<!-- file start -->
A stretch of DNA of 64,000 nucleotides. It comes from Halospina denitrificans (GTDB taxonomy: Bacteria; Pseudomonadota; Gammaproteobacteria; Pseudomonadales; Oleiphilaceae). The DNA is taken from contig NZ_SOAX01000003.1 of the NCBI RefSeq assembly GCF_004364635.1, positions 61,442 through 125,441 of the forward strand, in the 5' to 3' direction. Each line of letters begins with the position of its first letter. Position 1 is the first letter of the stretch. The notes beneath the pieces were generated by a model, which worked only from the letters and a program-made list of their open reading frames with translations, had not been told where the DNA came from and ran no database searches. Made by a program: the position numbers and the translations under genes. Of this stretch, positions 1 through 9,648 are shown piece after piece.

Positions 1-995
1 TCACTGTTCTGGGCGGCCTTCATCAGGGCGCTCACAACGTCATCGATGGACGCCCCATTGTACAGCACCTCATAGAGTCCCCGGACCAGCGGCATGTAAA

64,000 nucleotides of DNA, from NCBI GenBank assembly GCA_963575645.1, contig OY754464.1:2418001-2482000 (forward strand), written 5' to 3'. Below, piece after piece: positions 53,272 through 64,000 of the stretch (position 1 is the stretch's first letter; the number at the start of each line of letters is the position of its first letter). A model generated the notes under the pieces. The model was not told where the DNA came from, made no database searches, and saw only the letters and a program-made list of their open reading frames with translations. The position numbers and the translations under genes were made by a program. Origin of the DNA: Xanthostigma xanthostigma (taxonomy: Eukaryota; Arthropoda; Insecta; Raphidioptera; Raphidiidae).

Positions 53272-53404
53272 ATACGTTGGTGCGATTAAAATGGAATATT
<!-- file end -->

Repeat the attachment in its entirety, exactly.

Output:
A stretch of DNA of 64,000 nucleotides. It comes from Halospina denitrificans (GTDB taxonomy: Bacteria; Pseudomonadota; Gammaproteobacteria; Pseudomonadales; Oleiphilaceae). The DNA is taken from contig NZ_SOAX01000003.1 of the NCBI RefSeq assembly GCF_004364635.1, positions 61,442 through 125,441 of the forward strand, in the 5' to 3' direction. Each line of letters begins with the position of its first letter. Position 1 is the first letter of the stretch. The notes beneath the pieces were generated by a model, which worked only from the letters and a program-made list of their open reading frames with translations, had not been told where the DNA came from and ran no database searches. Made by a program: the position numbers and the translations under genes. Of this stretch, positions 1 through 9,648 are shown piece after piece.

Positions 1-995
1 TCACTGTTCTGGGCGGCCTTCATCAGGGCGCTCACAACGTCATCGATGGACGCCCCATTGTACAGCACCTCATAGAGTCCCCGGACCAGCGGCATGTAAA

64,000 nucleotides of DNA, from NCBI GenBank assembly GCA_963575645.1, contig OY754464.1:2418001-2482000 (forward strand), written 5' to 3'. Below, piece after piece: positions 53,272 through 64,000 of the stretch (position 1 is the stretch's first letter; the number at the start of each line of letters is the position of its first letter). A model generated the notes under the pieces. The model was not told where the DNA came from, made no database searches, and saw only the letters and a program-made list of their open reading frames with translations. The position numbers and the translations under genes were made by a program. Origin of the DNA: Xanthostigma xanthostigma (taxonomy: Eukaryota; Arthropoda; Insecta; Raphidioptera; Raphidiidae).

Positions 53272-53404
53272 ATACGTTGGTGCGATTAAAATGGAATATT